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GMCS buys new interactive technology

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Part of $1.5 million investment by district

Learning is more than just reading a book these days. Gallup-McKinley County Schools is constantly coming up with new ways to engage their students in learning. This year, they’re implementing more interactive technology with a partnership with KIDSjumpTECH, a technology group based out of Miami, Florida.

KIDSjumpTECH offers a variety of technology, including mobile interactive floors, interactive AI sandboxes, interactive walls, and multitouch kiosks. The technology comes preprogrammed with lots of educational tools that can help students learn about math, science, and reading, and many other topics.

Assistant Superintendent of Curriculum/Instruction Wade Bell also pointed out that the products can help students with both their fine and gross motor skills.

“A lot of students learn by physical movement,” Bell said.

KIDSjumpTECH has already installed some of the tech into GMCS’s elementary discovery centers, their elementary low-incident disability classrooms,  - which serve students with significant intellectual disability and those with multiple disabilities – their preschools classrooms, and their Pre-K classrooms.

Bell said the company’s customer service has been great, also noting that the devices have a five-year bumper-to-bumper warranty.

“We put a lot of money into this, so they’re putting a lot of investment into Gallup-McKinley to make sure we’re happy with the product,” Bell said.

Bell said GMCS is KIDSjumpTECH’s biggest partnership in the education field yet. The district spent about $13,000 on each AI sandbox, $11,000 on each interactive wall mount, $7,500 on each multitouch table, and about $14,500 on the mobile floors, equaling out to a price tag of over $1.5 million.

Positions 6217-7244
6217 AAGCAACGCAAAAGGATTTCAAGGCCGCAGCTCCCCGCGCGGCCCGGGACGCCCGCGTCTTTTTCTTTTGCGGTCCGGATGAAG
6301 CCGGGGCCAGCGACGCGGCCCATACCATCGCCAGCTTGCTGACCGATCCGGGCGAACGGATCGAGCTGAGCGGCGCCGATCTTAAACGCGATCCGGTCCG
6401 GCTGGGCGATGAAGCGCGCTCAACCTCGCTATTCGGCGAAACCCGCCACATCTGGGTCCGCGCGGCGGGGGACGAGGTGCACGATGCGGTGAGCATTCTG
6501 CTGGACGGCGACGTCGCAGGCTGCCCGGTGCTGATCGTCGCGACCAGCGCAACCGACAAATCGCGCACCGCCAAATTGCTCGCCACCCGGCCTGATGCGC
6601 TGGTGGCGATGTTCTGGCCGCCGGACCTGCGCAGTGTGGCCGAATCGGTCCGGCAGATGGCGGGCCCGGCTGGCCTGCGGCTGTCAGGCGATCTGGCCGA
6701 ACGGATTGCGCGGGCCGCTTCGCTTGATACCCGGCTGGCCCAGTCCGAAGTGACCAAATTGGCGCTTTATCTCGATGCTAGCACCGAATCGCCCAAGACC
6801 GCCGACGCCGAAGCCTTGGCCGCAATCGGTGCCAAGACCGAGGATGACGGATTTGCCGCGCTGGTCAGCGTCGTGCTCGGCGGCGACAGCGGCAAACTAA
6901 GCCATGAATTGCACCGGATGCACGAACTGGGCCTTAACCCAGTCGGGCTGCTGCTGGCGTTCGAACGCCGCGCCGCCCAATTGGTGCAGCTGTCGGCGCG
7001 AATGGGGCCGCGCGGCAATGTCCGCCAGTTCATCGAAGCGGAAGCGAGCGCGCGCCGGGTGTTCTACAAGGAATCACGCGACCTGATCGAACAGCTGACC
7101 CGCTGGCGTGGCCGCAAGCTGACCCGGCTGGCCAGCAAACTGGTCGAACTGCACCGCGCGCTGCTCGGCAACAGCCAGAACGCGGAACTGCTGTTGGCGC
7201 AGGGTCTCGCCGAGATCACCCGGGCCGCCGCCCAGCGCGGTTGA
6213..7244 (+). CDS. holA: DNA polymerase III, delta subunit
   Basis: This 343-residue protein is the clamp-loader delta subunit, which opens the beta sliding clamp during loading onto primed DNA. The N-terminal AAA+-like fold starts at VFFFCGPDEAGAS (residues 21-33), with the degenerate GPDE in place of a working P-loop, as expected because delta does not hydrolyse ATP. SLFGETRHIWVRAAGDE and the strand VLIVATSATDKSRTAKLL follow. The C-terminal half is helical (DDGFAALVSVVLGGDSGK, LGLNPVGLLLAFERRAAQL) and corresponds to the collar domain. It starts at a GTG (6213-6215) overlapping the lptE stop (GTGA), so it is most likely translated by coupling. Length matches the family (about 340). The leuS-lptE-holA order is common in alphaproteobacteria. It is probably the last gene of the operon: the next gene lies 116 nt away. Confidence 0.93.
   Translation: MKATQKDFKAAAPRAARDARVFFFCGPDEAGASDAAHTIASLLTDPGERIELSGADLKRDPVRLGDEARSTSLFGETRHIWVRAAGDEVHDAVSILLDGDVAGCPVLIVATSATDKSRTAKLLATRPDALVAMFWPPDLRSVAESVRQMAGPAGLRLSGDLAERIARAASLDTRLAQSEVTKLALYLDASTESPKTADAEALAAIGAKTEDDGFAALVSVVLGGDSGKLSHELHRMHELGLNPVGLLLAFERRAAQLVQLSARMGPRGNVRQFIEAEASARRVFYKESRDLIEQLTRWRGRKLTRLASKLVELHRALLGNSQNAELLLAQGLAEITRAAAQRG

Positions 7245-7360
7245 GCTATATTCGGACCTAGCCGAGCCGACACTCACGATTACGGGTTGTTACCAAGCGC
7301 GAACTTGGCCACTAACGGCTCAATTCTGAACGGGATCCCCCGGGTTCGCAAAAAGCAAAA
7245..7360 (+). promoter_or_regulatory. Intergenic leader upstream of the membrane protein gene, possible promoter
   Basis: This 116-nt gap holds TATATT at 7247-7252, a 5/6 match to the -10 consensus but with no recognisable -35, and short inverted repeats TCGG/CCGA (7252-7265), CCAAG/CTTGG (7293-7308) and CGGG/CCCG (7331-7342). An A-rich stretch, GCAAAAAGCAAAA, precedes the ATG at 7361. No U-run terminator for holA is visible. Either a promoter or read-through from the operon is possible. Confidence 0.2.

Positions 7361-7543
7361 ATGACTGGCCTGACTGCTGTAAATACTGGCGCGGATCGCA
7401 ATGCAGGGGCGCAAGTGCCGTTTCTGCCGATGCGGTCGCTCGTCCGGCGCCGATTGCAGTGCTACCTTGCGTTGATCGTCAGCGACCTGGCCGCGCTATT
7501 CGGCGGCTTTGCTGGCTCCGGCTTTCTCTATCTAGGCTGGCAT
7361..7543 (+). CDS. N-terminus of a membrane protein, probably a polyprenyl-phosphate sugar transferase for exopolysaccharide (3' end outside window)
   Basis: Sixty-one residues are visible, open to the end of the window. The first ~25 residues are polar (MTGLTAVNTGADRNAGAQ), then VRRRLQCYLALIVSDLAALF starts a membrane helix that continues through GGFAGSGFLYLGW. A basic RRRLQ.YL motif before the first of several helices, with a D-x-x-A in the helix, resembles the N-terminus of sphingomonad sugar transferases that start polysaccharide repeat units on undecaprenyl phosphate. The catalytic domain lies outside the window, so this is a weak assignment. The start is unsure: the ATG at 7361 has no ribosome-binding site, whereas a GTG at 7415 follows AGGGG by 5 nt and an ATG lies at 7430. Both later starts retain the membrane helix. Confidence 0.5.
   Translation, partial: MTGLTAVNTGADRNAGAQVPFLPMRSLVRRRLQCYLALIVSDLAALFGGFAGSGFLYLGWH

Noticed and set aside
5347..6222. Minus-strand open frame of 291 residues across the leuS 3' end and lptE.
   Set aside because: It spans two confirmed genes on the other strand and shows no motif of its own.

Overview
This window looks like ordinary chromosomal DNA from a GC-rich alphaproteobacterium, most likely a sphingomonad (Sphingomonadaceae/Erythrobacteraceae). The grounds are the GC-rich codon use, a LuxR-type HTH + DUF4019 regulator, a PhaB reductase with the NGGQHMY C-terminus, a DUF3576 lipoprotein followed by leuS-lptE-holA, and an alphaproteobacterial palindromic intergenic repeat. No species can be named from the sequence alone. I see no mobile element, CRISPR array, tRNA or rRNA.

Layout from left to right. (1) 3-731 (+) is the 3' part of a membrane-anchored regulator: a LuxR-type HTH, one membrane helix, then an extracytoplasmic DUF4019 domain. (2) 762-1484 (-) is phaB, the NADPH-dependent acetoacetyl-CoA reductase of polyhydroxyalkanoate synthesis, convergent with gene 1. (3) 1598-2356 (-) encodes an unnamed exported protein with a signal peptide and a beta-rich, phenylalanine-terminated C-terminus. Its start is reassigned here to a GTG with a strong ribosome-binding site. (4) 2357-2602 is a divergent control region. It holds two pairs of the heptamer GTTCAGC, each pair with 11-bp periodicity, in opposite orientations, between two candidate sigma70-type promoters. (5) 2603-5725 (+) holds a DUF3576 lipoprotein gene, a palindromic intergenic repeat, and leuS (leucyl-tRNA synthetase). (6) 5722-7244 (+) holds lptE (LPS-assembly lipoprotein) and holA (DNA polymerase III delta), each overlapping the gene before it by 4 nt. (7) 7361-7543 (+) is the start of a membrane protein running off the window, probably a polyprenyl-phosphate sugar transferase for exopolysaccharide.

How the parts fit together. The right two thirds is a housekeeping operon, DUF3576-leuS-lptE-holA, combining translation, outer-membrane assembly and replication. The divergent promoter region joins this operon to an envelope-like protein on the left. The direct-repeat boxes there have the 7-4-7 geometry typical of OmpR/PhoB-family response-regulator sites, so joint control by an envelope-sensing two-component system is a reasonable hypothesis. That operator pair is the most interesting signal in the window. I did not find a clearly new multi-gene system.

The AI sandboxes and mobile interactive floors were place in every elementary discovery center, elementary low-incident disability classroom, preschool classroom, and Pre-K classrooms. The interactive walls and multitouch kiosks are only in the elementary discovery centers for now.

During his presentation, Bell explained how the interactive floor design amazed a disabled student and distracted him from a bad mood.  The student happened to be in the classroom when they were installing the technology, so he got to try it out and played a game featuring piranhas.

“He came in, saw the device, and was completely taken aback and the mood was gone within seconds,” Bell said. “… It can change a kid’s perspective on what’s happening in the environment, get them excited immediately.”

GMCS board members got the chance to play with the multitouch tables and the interactive floor at a board meeting on Aug. 14. Most of the games and learning opportunities are geared toward younger children, preschool and elementary students specifically. But GMCS Superintendent Mike Hyatt said the technology for middle and high school will be coming soon.

“We’re continually looking for opportunities in our classrooms for interactiveness. We started with these,” Hyatt said. “Some of the technology for students in middle school and high school is not as plentiful, but there are some things we’re investigating and looking forward to in the future that the technology is just becoming available….”

Hyatt said that older students could possibly use the technology in science work such as frog dissections or in welding to practice the skill before they are given actual power tools. It could also come in handy during anatomy lessons.

Hyatt also mentioned that specific topics that are related to GMCS and N.M. could be programmed into the learning tools as well.

To see videos of GMCS students playing with the mobile floor mats and the AI sandbox, go to the Sun’s Facebook page, @GallupSunPublishing.

By Molly Ann Howell
Managing Editor